Pignorius, Laurence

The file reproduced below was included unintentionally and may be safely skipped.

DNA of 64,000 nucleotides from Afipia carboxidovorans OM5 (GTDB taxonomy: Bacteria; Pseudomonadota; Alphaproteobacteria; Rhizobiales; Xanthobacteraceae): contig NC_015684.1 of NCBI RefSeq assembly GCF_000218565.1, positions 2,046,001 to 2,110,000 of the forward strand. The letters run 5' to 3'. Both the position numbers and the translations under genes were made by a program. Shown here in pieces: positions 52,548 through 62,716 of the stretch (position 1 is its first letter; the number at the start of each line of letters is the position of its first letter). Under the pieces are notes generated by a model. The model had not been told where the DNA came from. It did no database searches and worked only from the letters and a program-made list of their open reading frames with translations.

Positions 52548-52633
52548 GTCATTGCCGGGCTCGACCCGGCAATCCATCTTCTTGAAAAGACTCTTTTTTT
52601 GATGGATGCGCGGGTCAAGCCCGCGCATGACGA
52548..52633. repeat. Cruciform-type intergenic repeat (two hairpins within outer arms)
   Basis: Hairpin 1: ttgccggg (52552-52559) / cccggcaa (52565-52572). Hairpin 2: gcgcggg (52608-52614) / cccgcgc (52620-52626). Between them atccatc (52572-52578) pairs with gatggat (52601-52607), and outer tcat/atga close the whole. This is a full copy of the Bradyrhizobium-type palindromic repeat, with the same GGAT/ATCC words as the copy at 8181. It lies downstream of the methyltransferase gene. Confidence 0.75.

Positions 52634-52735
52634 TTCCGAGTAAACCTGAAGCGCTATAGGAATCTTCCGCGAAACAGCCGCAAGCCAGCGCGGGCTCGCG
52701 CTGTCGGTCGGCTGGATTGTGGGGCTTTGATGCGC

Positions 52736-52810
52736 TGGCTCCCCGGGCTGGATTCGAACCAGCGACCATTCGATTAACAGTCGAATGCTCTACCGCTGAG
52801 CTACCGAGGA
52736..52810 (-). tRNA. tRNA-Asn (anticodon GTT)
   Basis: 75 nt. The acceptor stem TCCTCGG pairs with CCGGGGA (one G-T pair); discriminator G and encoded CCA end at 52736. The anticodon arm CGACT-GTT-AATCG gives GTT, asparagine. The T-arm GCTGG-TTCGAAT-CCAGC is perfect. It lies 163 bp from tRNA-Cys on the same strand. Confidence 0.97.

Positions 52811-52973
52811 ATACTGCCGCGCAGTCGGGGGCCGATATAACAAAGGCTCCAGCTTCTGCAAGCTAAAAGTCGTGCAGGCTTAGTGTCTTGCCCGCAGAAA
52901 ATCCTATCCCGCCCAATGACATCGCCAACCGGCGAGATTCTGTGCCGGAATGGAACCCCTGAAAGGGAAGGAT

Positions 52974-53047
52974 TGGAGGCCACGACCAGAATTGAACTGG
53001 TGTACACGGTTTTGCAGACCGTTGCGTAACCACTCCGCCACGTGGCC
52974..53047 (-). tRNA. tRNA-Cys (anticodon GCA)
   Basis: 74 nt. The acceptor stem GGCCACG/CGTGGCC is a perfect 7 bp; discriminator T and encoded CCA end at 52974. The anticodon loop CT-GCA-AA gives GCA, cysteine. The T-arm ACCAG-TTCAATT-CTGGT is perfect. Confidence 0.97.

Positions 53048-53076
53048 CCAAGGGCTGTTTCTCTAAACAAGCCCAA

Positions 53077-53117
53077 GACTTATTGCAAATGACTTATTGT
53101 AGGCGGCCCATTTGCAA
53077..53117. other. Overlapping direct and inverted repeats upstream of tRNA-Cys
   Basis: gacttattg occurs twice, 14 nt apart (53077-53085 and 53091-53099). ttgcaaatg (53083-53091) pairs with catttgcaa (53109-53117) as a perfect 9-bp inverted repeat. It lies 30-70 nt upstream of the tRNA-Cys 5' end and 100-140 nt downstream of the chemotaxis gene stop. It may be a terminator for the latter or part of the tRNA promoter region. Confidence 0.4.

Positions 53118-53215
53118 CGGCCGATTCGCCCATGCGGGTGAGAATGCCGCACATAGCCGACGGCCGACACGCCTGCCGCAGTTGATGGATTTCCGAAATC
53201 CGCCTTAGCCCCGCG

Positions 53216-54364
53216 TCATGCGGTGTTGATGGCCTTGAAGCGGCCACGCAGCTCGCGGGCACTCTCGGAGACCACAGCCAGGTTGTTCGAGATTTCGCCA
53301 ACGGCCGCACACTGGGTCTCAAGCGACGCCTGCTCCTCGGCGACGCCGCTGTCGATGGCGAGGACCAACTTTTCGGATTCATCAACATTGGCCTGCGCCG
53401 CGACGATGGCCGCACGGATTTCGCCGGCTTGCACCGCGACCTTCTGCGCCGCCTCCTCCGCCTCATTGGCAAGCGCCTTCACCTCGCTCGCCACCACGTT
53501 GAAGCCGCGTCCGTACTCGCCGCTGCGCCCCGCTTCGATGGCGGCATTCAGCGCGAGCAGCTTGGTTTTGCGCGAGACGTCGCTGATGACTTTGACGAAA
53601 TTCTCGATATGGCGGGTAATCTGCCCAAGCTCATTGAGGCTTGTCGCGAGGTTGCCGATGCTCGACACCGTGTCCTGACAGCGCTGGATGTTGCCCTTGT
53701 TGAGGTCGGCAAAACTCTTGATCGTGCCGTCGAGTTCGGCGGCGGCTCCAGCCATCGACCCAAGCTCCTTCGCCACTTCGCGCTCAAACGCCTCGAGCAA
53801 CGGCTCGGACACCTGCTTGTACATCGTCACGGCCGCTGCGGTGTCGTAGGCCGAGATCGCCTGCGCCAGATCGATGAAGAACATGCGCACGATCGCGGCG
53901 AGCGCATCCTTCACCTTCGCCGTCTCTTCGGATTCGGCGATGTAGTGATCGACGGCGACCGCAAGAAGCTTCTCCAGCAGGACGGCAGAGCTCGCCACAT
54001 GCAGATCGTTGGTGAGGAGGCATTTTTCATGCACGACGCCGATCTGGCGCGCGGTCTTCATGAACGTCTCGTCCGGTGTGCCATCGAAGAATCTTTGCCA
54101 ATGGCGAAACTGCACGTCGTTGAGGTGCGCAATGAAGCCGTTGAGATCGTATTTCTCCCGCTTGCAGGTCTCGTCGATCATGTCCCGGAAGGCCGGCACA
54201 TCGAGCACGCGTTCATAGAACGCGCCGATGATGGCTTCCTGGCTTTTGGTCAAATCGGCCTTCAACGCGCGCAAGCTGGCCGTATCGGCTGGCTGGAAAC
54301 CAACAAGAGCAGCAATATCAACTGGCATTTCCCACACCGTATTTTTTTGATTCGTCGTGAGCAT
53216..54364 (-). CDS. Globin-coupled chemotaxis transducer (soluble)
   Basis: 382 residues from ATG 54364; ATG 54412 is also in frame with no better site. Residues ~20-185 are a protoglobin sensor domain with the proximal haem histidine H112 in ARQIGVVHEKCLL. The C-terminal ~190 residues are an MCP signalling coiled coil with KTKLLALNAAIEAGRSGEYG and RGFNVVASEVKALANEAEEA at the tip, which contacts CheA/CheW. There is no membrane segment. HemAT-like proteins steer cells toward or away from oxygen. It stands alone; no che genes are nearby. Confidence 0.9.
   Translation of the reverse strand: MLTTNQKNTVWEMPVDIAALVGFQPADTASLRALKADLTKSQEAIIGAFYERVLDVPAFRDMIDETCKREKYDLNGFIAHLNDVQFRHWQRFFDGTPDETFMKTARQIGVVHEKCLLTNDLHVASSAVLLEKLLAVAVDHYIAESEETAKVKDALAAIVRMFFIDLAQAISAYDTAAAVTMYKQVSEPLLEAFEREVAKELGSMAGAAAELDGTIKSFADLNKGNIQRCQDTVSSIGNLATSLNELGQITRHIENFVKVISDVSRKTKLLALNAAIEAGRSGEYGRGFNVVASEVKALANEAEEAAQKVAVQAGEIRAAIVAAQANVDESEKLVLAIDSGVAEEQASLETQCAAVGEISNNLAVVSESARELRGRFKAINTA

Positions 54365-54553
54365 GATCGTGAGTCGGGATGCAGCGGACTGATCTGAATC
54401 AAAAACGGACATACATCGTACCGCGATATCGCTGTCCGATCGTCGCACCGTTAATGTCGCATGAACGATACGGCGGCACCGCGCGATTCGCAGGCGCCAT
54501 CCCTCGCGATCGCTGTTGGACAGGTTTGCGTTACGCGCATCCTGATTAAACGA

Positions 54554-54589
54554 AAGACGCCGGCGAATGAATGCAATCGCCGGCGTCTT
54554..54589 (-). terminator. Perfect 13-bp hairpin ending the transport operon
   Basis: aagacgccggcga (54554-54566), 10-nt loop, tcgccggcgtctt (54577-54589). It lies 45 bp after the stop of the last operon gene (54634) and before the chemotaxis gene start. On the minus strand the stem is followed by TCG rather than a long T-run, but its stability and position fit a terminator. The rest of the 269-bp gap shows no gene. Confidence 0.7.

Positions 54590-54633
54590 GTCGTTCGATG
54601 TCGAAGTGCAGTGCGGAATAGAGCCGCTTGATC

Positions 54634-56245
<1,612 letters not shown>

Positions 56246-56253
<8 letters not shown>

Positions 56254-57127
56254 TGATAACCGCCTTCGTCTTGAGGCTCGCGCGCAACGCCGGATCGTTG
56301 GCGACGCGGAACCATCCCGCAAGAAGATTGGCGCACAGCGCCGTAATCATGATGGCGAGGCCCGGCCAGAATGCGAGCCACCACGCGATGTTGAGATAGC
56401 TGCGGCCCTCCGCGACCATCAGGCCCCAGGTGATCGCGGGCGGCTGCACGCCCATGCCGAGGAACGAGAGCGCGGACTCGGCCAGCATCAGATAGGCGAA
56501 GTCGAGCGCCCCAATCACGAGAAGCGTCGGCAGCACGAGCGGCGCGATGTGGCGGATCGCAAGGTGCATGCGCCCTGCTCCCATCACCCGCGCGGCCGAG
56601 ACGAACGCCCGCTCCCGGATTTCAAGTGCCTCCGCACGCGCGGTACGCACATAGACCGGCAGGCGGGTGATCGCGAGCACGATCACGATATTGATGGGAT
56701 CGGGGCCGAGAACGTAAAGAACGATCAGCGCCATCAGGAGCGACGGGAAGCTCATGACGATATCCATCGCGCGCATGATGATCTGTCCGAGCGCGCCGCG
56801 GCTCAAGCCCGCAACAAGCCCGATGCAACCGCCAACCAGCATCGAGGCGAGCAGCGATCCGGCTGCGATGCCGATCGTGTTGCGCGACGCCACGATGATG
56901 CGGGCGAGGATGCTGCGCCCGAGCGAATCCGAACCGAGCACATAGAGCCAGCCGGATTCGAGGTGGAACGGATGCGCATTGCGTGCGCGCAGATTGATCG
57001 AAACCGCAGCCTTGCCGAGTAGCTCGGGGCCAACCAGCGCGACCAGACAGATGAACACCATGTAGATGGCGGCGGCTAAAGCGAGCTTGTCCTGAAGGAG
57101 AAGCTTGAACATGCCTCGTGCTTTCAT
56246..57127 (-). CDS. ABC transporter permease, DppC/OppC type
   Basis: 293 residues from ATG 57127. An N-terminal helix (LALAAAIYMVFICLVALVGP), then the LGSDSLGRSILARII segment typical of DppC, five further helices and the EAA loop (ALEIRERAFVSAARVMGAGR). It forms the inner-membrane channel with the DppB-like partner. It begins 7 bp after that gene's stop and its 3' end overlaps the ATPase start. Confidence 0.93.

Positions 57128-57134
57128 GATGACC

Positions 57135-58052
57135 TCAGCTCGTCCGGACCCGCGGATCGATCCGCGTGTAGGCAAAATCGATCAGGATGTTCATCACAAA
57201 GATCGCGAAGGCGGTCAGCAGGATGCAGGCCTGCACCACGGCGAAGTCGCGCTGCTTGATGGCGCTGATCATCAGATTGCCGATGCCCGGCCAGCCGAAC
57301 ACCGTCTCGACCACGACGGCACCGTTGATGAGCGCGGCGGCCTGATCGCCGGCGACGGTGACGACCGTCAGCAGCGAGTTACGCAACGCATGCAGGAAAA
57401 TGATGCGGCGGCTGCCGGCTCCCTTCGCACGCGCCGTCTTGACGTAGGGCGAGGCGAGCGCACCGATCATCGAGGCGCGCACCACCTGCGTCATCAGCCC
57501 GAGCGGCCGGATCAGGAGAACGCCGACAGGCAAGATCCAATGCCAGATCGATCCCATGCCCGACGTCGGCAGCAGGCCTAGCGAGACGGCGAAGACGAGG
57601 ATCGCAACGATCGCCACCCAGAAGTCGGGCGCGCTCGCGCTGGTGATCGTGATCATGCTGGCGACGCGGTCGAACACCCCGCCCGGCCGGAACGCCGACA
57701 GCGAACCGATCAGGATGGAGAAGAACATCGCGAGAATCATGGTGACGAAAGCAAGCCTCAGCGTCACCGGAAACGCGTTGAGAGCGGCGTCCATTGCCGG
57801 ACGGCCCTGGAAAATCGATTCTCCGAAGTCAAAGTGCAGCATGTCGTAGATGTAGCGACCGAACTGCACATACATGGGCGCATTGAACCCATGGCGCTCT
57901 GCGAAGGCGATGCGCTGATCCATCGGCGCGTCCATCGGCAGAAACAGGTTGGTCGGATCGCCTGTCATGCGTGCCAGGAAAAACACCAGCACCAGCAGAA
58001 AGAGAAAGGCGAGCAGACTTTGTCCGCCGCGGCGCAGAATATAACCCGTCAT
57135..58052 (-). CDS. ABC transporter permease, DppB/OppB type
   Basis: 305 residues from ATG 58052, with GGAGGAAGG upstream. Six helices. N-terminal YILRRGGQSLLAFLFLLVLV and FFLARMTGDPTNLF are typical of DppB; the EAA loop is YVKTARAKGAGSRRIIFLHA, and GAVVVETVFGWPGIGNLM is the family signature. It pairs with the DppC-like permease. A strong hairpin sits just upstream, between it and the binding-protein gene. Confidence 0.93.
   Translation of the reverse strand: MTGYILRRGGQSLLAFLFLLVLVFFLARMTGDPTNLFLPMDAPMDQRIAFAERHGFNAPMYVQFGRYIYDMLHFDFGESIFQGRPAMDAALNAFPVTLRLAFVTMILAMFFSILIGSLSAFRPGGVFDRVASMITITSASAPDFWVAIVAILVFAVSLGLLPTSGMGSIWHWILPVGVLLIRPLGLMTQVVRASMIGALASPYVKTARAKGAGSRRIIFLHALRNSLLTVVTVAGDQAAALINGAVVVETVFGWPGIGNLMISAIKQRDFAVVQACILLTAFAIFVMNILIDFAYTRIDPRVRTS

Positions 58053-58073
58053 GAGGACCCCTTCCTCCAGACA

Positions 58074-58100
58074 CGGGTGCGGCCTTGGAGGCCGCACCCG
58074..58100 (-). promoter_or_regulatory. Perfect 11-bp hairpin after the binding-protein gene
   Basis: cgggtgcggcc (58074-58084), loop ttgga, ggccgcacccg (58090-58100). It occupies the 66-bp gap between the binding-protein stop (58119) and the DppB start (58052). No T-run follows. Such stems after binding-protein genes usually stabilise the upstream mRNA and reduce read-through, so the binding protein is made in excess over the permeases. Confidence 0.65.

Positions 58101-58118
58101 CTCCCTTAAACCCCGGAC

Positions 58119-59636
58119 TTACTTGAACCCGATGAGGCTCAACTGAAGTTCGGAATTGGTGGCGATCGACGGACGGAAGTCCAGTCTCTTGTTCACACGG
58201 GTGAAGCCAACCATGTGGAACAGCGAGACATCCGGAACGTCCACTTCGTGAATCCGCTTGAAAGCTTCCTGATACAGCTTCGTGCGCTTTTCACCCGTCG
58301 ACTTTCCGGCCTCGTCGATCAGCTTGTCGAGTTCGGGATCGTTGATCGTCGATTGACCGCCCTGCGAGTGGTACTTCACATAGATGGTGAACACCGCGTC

, another learned Italian, was born at Padua Oct. 12, 1571, and after being educated among the Jesuits, became confessor to a nunnery, | and parish priest of St. Lawrence, to which a canonry of Treviso was added by cardinal Barberini. He was in habits of intimacy with many of the most illustrious men of his time, and collected a valuable library and cabinet of antiquities. He died of the plague in 1631. He distinguished himself by deep researches into antiquity, and published the “Mensa Isiaca,” and some other pieces, which illustrate the antiquities and hieroglyphics of the Egyptians, and gained him the reputation of a man accurately as well as profoundly learned. He was also skilled in writing verses, consisting of panegyrics, epitaphs, and a long poem inscribed to pope Urbao VIII. It must be remembered to the honour of Pignorius, that the great Galileo procured an offer to be made to him, of the professorship of polite literature and eloquence in the university of Pisa; which his love of studious retirement and his country made him decline. He wrote much, in Italian, as well as in Latin. G. Vossius has left a short but honourable testimony of him and says, that he was “ob eximiam eruditionem atque humanitatem mini charissimus vir.1